Saturday, September 26, 2009

Falling Down (1993 - dir. Joel Schumacher)

In a previous post for the movie Thirteen, I remarked on the fact that, notable by their absence in the film, were strong, stable male figures in the lives of the teenage girls. Evolutionary psychological research suggests some hypotheses about how father absence and early adolescent female behavior might be related. In Falling Down, my focus will shift to how fathers may be affected by such absence. And, how the psychological impact on many men may be more profound than frequently assumed.

In the spirit of full disclosure, it will be difficult for me to be completely objective here. About seven years ago, I filed for divorce from my wife of 10 years. The grounds for my filing will remain personal but, suffice it to say, they were as they were since it became clear that reconciliation was impossible. She had found another life. We had, at the time, a 7-year-old little girl. A beautiful creature....then, and now. As is the rule in the vast majority of these cases, physical custody of our child was awarded to her. I remember experiencing a level of anger, terror, and despondency the likes of which I hadn't experienced before, or since. To a large degree, it's still there. I've just figured out how to accommodate myself to it. I had seen Falling Down upon its initial release but, when watching it again after the breakup of my marriage, I was overwhelmed with emotions that completely transcended the "social commentary" about violence and modern life that the film was described by many reviewers as being all about.

For unexplained reasons, a man leaves his car in the heat and congested traffic and begins to work his way across Los Angeles. His misadventures involve a series of encounters with the pitifully inconsequential frustrations of everyday life that, for some reason, he has decided not to put up with anymore. Gradually, it becomes clear that the man simply wants to "come home" to his wife and his little girl. You is his little girl's birthday. And, along the way, he has bought her a snow globe. And, he just wants to go home. And, give it to her. Gradually, the man becomes more enraged by the obstacles in his way and becomes more unbalanced and violent in his dealing with them.

Contrary to the facile interpretations of the evolutionary psychology of human mating behavior, the primary literature points to a much more nuanced picture. There are many reasons for a "facultative" long-term mating strategy by human males. The potential costs of short-term strategies (STD's, risk of violence from the female's kin or other partners, etc.) are numerous and the probability of offspring survival in human ancestral history was likely to be relatively low without the presence of parental investment by the father. Consequently, evolutionary psychologists have predicted, and found, evidence for the psychological importance of long-term mating and parental investment in human males. Financial child support payments are the responsible and necessary things to do. However, this does nothing to address the terrible isolation and dislocation felt by many fathers that are unable to actualize the level of psychological investment that they are prevented from experiencing. The daily meals...the nightly good-night kisses from your adoring children...yes, many men miss this. Deeply.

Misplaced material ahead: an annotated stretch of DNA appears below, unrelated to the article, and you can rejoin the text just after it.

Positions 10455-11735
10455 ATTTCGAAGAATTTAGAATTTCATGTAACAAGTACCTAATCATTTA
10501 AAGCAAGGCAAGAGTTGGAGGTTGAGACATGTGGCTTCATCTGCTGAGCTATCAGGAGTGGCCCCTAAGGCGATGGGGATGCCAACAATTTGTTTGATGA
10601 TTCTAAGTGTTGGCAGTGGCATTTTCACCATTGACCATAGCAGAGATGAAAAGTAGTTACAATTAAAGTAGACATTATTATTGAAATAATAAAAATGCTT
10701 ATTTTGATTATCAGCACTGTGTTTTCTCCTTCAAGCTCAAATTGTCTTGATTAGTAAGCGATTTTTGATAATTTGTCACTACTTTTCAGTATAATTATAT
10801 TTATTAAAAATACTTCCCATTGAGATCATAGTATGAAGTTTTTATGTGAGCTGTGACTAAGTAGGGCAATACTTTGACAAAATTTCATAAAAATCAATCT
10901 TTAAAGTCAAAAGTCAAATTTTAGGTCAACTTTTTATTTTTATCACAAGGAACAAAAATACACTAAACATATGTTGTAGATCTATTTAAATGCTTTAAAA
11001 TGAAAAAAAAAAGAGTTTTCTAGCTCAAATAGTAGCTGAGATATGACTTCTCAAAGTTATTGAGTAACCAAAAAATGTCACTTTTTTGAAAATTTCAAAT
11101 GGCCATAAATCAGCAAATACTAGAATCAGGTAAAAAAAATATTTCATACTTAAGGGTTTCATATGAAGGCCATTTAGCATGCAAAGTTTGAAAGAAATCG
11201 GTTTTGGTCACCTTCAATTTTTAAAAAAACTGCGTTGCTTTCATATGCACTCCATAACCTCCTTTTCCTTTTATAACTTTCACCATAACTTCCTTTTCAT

For me (an un-objective viewer, remember), this is what Falling Down is all about. The fact that the detective on the man's trail has also lost his little girl (to death, in this case, rather than separation) speaks to the centrality of this theme in the film. While many interpret its message as saying something about how violence may be a likely reaction to the alienation and social isolation of modern life, I simply see it as a heartbreaking story about a guy who wants to go home to be with his kid on her birthday.....and loses his way.

All I want is my breakfast...


  1. I remember watching this with my best friend in high school some 15 years ago. We were both attracted/amused by the outbursts of frustration over the minutiae of day to day living. I suppose that is to be expected of developing and immature males of that age. Now, in my post-2001 (the film, not 9/11) era, I could hardly keep my attention on the movie long enough to follow it.

    And yet. Reading your account, with the honest and painful way this movie resonates with you, I still feel no high regard for it. Completely lacking in the Kubrickian-Peckinpahian (ack!) feel I've grown so fond of. I suppose the only impression I got from this flick was one of typical Hollywood big studio cynical exploitation. Using cutout dramas as a skeleton to connect antagonist and protagonist and put asses in seats. Perhaps I'm just bitter; age will flatten a man, Wendel.

  2. Cinematically, Falling Down is far from my favorite film. It strikes me as an interesting illustration of certain aspects of male long-term mating strategies as understood by evolutionary psychologists, however. But, you're right...Schumacher ain't no Peckinpah.